But there's a big world outside of adoring Memphis, and as a follow-up to "Shake Hands With Shorty," 51 Phantom presents the band with at least two hurdles -- the necessity to prove themselves as songwriters after a debut that was composed entirely of covers and the desire to solidify a fan base outside of the loyal, college-oriented jam aficionados that typically pack their concerts. 51 Phantom is a likely success on both counts.
Produced by patriarch Jim Dickinson rather than the band itself (as was the case with "Shorty"), 51 Phantom is a leaner, more rock-oriented record with some harder, heavier riffs and tighter compositions -- only two songs pass the five-minute mark. The lead/title track encapsulates the band's strengths: Chris Chew's locomotive bass drives the song, Cody Dickinson's forceful drumming gives it power, and Luther Dickinson spikes it with quick, strong slide-guitar runs. The song moves forward with purpose, with no wasted space, and Luther makes up for his pedestrian vocal skills through the sheer verve of his delivery, clearly having a blast by adding a warbling, ghostly "wooooo" to the end of some verses.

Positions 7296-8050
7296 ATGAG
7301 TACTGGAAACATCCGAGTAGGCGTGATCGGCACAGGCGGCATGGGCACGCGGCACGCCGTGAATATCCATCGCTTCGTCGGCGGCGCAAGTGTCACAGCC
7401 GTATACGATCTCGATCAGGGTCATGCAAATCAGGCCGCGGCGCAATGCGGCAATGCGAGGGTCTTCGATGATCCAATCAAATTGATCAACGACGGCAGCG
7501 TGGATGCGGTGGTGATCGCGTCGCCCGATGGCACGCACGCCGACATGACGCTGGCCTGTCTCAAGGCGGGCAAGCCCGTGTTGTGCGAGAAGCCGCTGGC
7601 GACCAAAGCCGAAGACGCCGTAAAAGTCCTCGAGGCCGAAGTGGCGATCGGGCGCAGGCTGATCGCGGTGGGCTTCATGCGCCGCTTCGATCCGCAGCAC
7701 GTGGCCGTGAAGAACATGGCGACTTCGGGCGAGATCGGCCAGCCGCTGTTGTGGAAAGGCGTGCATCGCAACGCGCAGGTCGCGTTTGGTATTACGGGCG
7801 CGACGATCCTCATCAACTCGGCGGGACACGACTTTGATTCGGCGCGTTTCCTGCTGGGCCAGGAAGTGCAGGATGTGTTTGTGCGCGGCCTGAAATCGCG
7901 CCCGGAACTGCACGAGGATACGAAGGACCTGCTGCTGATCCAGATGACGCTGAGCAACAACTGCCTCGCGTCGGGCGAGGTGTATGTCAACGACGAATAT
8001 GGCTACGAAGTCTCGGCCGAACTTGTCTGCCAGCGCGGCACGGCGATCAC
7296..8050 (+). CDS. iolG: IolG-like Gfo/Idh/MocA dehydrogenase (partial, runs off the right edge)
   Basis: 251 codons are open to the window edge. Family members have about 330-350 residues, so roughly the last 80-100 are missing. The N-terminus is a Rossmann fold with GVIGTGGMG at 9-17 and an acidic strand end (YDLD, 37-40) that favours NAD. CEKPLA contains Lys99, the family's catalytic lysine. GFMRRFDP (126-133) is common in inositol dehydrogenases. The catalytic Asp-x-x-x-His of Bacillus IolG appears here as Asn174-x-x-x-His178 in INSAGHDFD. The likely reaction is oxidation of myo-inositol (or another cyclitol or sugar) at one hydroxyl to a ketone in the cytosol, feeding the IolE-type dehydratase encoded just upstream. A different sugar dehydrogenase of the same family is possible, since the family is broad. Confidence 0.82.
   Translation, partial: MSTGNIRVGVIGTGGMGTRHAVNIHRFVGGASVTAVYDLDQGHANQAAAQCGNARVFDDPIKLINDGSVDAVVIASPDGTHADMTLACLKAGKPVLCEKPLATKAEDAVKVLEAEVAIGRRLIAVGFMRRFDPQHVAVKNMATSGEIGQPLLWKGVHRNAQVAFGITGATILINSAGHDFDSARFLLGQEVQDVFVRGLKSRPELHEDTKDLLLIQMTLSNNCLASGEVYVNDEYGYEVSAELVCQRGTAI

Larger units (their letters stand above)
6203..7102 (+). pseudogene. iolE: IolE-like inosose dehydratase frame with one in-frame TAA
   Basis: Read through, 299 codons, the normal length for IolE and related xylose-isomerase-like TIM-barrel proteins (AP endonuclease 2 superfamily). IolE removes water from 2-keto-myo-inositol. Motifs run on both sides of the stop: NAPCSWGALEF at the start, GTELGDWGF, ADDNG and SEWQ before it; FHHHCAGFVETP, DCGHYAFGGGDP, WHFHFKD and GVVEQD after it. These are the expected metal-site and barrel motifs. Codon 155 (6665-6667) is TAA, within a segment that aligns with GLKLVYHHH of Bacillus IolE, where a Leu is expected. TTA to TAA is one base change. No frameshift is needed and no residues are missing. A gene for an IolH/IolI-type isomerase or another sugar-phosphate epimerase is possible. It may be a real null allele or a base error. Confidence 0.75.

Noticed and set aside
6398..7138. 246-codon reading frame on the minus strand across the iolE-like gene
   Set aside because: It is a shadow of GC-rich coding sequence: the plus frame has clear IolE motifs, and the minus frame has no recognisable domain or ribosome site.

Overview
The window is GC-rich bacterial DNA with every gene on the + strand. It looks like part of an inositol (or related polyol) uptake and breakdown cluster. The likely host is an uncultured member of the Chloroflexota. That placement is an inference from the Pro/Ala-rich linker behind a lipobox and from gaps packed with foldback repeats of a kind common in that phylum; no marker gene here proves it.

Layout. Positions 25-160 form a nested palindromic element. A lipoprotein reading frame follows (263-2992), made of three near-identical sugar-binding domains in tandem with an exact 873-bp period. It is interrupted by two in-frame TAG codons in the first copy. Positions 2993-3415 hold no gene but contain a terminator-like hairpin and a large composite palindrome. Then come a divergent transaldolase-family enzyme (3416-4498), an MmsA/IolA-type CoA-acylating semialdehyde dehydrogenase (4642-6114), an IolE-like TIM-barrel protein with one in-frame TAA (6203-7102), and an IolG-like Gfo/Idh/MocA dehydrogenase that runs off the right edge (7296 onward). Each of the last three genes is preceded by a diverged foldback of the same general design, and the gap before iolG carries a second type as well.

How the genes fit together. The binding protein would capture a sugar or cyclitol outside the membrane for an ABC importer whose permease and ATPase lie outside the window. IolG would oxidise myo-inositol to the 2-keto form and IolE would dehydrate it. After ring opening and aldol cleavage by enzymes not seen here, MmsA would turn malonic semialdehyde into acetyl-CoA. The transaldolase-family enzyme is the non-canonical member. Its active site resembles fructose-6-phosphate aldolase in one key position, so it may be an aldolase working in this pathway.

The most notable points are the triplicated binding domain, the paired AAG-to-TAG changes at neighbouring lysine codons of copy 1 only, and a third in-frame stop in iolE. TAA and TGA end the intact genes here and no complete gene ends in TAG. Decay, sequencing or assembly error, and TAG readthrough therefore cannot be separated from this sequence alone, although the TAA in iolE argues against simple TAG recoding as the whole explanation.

The song also answers the songwriting question straightaway. "Late in the evening about this time of night/51 Phantom gets to feeling right/Memphis to New Orleans, the 51 I ride/White lightning flashing 'cross the Mississippi sky," Luther sings, showing a way with lyrical blues tropes that catches up to his mastery of musical ones.
In fact, 51 Phantom includes only two covers. One is Junior Kimbrough's "Lord Have Mercy," which sounds like an outtake from "Shake Hands With Shorty" in that it duplicates the relative strengths and weaknesses of that record. The band's soulful but never overly reverent way around the riffs and rhythms of hill-country blues has never been more evident, but near "Lord Have Mercy"'s three-minute mark (this is one of the over-five-minute songs), Luther takes off on one of those high-pitched, Allmanesque guitar excursions that split Allstars fans right down the middle. In concert, this stuff sends some in the audience into overdrive; it sends me back to the bar.
The other cover, surprisingly, is the Staples Singers' civil-rights-era "Freedom Highway," revealing a gospel bent -- perhaps enhanced by the band's recent work on the instrumental gospel record The Word, not to mention Chew's own church-music background -- which also comes through on originals such as "Ship" and "Up Over Yonder," the former featuring some nice call-and-response vocal interplay between Luther and Chew.